For example, it is possible that a household with a given educational level obtains the same relative income in both countries and inequality is higher in South Africa simply because there are more people with lower education (and therefore lower relative earnings). In that scenario, we could say that the inequality gap is driven by a composition effect (by educational groups). Alternatively, the two countries might have the same share of the population by educational level but differ in the income distribution of each educational group.
In this case, the distribution effect would be the reason for the inequality gap that indicates to what extent educational groups are associated with more inequality in one country, i.e. some groups tend to be at the bottom and/or top of the distribution.6 This should not be confused with the within-group inequality discussed above because groups may differ in income variability but also in their average income.
I obtain the composition effect estimating how much of the inequality gap disappears after equalizing the distribution of educational groups in both countries (they have the same proportion of people in households with higher education, for example). I do this by constructing a counterfactual (hypothetical) distribution in which I give households in Germany the educational distribution in South Africa and repeat the exercise swapping countries (by reweighting the corresponding samples). The composition effect is the average level of inequality that has been reduced in both cases. The distribution effect indicates the inequality gap that remains when both countries are compared in terms of the population shares by educational levels.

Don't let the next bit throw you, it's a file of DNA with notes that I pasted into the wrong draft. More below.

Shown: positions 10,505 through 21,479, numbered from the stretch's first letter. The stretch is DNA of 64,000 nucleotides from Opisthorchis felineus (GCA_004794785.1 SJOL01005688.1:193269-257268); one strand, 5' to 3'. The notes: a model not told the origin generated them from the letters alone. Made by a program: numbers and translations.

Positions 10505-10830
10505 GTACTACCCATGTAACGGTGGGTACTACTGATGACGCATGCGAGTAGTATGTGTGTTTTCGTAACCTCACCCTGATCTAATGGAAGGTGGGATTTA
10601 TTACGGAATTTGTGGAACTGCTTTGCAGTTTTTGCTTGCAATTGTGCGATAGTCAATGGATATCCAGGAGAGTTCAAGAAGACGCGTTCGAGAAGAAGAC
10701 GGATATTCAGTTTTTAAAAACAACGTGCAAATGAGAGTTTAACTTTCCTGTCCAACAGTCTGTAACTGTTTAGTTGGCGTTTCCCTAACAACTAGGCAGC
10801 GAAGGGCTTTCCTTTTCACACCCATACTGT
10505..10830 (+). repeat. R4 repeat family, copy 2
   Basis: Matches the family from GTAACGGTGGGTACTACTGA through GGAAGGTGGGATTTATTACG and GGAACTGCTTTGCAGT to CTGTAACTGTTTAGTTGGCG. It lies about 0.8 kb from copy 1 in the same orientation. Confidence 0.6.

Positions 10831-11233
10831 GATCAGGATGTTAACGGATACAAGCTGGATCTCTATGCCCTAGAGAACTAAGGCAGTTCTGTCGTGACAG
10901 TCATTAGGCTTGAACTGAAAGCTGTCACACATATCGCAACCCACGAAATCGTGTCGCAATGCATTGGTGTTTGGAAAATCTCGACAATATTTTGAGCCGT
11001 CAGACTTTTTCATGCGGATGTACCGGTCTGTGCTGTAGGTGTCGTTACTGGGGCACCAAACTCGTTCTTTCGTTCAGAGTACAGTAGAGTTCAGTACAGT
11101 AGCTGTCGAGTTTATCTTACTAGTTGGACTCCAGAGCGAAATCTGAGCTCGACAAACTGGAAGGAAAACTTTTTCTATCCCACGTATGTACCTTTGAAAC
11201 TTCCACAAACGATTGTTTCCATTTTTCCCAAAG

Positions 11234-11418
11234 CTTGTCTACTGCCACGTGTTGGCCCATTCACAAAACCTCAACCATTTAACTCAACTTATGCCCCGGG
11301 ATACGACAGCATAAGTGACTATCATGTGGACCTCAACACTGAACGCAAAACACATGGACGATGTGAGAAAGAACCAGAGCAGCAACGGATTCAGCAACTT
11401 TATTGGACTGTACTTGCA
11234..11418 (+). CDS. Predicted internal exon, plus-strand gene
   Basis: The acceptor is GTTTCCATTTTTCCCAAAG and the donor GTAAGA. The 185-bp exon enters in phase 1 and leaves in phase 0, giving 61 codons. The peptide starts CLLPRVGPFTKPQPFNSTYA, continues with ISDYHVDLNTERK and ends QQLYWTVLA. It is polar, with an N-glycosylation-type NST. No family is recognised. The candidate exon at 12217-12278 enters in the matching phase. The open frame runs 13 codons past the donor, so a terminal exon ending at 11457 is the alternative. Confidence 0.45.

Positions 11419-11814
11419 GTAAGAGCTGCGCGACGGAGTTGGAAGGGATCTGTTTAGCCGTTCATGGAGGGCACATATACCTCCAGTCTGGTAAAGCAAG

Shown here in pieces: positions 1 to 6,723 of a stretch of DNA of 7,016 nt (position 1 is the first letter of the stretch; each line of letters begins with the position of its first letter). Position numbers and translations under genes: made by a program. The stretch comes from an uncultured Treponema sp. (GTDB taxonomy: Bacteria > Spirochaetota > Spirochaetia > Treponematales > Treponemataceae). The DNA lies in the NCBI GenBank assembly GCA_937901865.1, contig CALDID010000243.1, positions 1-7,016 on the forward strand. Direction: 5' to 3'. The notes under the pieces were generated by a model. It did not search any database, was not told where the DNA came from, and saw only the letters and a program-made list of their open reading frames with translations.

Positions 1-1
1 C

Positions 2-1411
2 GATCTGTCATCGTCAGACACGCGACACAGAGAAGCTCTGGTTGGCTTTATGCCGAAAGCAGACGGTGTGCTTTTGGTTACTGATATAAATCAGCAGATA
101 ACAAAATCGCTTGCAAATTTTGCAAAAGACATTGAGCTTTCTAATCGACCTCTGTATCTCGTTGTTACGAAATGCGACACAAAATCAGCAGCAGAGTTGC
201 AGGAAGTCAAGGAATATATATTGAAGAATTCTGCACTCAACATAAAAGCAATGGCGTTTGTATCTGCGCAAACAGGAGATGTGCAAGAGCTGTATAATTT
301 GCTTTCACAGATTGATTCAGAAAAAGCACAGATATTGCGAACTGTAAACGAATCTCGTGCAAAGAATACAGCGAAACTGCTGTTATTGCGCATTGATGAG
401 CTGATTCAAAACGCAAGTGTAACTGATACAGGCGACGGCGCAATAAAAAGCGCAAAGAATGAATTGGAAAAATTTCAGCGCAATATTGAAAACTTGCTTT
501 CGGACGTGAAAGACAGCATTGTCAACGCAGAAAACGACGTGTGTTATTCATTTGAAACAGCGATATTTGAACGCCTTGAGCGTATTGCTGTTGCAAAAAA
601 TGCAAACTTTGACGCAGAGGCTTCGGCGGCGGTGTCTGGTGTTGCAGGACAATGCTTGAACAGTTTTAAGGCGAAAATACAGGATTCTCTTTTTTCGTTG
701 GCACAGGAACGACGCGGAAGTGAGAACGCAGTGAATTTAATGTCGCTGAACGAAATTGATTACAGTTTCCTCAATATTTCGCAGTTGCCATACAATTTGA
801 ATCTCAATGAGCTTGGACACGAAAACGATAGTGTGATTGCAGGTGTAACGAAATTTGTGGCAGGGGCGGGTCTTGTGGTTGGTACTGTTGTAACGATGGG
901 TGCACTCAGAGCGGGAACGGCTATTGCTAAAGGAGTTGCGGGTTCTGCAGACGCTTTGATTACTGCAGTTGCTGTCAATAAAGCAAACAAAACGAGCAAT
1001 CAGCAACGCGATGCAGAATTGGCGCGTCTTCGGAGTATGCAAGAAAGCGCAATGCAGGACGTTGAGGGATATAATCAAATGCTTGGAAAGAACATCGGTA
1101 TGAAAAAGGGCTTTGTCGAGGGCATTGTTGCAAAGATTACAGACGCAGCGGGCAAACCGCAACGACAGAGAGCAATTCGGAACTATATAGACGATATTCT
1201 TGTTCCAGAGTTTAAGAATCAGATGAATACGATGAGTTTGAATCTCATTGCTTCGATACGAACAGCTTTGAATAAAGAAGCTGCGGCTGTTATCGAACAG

There is no doubt that the educational structure of the population in both countries is quite different, with more South Africans living in households where the head has not achieved lower secondary education (35 per cent of the population, compared to only 2 per cent in Germany) and fewer in which the head has a bachelor degree or higher education (5 per cent versus 26 per cent). Despite these striking differences, once they are removed, the inequality gap would still be similar or even higher (by 0.006 with Gini, 0.059 with MLD) as shown by the composition effects in Figure 3. Therefore, the inequality gap between the two countries cannot be described as the result of a composition effect. The entire cross-country inequality gap stems from a distribution effect, that is, from the stronger association of a head’s education level with the position of households along the income scale in South Africa.
Figure 3 - Decomposing the inequality gap between South Africa and Germany into composition and distribution effects
Combining different approaches
It is interesting to note that despite the strong connection and potential complementarities in the study of inequality among these three decomposition approaches, they have been investigated and used almost independently from each other. So far, I have shown three basic results: the inequality gap is i) mainly driven by inequality within educational groups (although between-group inequalities are also notable), ii) is generated before public social benefits are accounted for, and iii) is generated by the different income distribution of educational groups, not by their population shares being different in both countries.